Ten bucks a month.
That’s roughly the size of cut that each person who receives government food aid is facing in five weeks. Your response to this cut may vary, and may reveal something about your understanding of what it’s like to need food stamps.
It may seem small, this 10 bucks a month. For some of us, it wouldn’t cover condiments. But if you’ve ever struggled to put food on the table – ever walked that thin line where the grocery check lives dangerously close to the checkbook balance – then you might recognize that 10 bucks can be significant.
If you’ve ever relied upon food stamps yourself, you realize that 10 bucks is more than significant. According to the federal guidelines used to determine benefits, it covers more than five meals.
That would be one way to look at it.
Another way is this: Ten bucks a month is nowhere near enough to be taking away from hungry people right now.
This is the view of House Republicans, who are seeking to cut nearly $40 billion from the food-stamp program over 10 years, booting 3.8 million people off assistance next year, according to Congressional Budget Office estimates.
The House proposal – like most everything in the House – is notable more for its worldview than any relationship to legislative reality, from which it is bitterly divorced. In this case, having canvassed the nation for the source of our problems, the House leadership, including Rep. Cathy McMorris Rodgers, has identified the feeding of poor people as the biggie. They have identified this insidious feeding of poor people as one of those destructive values from which we need to take America back.
About 47 million Americans receive assistance through the Supplemental Nutrition Assistance Program. Eighty-three percent of SNAP benefits go to households with children, the disabled or the elderly. The average monthly benefit is $133. The number of people who receive help has indeed – and one might even say unsurprisingly – gone up dramatically in the last few years, and it is expected to go back down as the economy improves, according to CBO estimates.
Even so, participation in the program is expected to remain above historical averages for years, in the CBO projections. Cost-cutting is likely inevitable as we try to balance our budget deficit against our empathy deficit.
In 2009, the economic stimulus package raised SNAP benefits by 13.6 percent. It remains unclear how a provision helping nonbankers managed to slip through. That act put a sunset on the increase, and that sun is now setting.
Benefits vary by income and household, but a family of four receiving the maximum benefit will go from $668 a month to $632 on Nov. 1, a drop of $36. A family of three will see its benefits drop from $526 to $497 – down by $29. The maximum benefit for a single person drops from $200 to $189.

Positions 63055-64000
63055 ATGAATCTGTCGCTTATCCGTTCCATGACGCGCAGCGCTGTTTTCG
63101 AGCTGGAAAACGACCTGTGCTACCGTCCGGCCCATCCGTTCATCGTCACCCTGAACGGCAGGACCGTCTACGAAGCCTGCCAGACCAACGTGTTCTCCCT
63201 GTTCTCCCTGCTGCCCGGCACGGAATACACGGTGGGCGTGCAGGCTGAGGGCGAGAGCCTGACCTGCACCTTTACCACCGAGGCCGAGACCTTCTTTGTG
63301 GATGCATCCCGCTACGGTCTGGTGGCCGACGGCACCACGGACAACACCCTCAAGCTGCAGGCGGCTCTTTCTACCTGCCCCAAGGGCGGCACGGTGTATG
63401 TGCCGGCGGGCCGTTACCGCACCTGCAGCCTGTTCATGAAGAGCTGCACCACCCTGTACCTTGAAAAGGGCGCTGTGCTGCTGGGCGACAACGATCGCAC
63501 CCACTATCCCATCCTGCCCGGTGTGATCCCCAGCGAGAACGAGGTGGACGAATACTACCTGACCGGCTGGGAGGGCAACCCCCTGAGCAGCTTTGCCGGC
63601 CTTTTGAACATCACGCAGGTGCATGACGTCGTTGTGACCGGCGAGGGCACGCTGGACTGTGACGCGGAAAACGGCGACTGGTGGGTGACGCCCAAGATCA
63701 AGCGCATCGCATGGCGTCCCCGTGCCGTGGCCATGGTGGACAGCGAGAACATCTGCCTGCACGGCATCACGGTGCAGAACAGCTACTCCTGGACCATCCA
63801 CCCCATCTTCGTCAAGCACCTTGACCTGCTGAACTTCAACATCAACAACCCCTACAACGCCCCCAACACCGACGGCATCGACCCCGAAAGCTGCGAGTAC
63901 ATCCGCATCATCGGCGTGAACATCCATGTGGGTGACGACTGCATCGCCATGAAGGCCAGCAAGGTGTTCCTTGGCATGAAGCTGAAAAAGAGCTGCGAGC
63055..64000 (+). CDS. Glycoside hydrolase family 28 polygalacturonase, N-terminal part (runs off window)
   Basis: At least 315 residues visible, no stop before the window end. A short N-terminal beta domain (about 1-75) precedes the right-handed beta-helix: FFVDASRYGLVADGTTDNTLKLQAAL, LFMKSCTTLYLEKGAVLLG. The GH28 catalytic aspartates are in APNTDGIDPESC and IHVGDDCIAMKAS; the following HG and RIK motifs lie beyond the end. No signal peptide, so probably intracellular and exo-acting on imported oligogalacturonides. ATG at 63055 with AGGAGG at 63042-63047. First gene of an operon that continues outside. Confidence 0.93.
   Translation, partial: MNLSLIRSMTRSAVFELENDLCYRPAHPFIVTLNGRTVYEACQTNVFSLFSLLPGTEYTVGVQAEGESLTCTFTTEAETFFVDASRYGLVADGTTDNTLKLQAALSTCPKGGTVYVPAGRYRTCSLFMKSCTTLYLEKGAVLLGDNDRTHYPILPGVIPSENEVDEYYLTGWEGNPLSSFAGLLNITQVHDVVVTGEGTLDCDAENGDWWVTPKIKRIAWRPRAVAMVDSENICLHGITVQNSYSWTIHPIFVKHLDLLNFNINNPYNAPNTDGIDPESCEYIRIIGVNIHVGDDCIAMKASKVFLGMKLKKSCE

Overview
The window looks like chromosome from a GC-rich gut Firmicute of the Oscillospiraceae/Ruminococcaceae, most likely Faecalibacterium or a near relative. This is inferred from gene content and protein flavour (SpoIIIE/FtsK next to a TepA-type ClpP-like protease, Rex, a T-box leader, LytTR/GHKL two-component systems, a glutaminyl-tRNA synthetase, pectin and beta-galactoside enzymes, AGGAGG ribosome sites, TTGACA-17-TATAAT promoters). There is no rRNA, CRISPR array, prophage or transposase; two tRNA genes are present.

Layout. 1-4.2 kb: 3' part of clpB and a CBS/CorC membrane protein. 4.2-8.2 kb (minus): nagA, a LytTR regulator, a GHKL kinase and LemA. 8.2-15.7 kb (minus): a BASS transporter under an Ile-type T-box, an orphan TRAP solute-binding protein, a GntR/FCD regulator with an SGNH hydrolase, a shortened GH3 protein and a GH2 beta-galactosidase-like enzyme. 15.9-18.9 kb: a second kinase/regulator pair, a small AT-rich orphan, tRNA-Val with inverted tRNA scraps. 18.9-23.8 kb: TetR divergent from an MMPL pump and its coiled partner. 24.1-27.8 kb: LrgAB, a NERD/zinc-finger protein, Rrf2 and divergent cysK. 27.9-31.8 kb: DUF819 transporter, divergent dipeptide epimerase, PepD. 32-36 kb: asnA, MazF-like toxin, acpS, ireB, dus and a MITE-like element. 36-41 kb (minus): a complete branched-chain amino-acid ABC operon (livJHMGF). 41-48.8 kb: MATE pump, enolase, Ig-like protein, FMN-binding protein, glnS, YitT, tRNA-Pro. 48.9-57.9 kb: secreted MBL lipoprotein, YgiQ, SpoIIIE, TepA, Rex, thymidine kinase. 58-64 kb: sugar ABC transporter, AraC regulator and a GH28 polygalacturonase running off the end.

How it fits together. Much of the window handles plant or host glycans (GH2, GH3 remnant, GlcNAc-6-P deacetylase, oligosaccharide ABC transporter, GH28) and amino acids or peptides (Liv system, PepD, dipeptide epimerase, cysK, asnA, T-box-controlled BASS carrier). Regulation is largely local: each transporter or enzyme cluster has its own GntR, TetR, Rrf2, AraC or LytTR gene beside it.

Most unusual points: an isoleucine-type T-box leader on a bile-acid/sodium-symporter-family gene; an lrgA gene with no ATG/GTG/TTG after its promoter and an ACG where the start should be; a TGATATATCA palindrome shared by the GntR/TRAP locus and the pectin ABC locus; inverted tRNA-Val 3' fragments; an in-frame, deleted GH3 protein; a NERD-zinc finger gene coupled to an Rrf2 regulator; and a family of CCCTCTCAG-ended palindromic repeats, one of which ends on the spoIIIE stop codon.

Many will see these amounts as noncatastrophic, including me. But it’s very, very easy for me – someone who spends much more than $10 on a single meal frequently and without much anxiety – to underestimate them.
“It makes a big difference for low-income households near the poverty level,” said John Camp, administrator for food assistance programs for Washington’s Department of Social and Health Services. “It’s definitely something they feel.”
The liberal Center on Budget and Policy Priorities, in a position paper on the cuts, concluded, “This cut will be the equivalent of taking away 21 meals per month for a family of four, or 16 meals for a family of three.”
These aren’t those lobster and steak meals that the haters love to talk about. You’ve heard the abundant, apocryphal tales about people paying for their lobster with food stamps, surely. Happens all the time, supposedly. Why would anyone work when Obama buys them lobster for dinner?
In reality, SNAP benefits are based on something Agriculture Department researchers created called the “Thrifty Food Plan,” with meal costs set between $1.70 and $2. After the cut, the average SNAP benefit per meal will be $1.40.
Here’s a different kind of tale. Karen Jeltsch, a 62-year-old Spokane woman, worked for three decades as a nurse practitioner, until she found herself unable to land a job in 2007. She delivered flowers for a friend, and her joblessness took a while to take its toll.
She was eating peanut butter and ramen noodles. She was taking turns deciding, “What’ll I have shut off this month?” She was losing weight.
“I did not want to go on food stamps,” she said. “I was ashamed when I went in and applied for those food stamps.”
But the help she received was doubly beneficial. It was nutritious, and it helped her overcome the oppressive impact that her financial problems were having in her life.
“I did not feel resourceful,” she said. “I was so wrapped up in the shame of not being able to provide for myself.”
Jeltsch received food stamp help for a year. She was able to buy some meat, fresh fruits and vegetables, some nutritious variety. She got resourceful and got off food stamps.
“Food is important,” she said. “Dignity is also very important. … (Food stamps) were able to offer me a return to dignity.”
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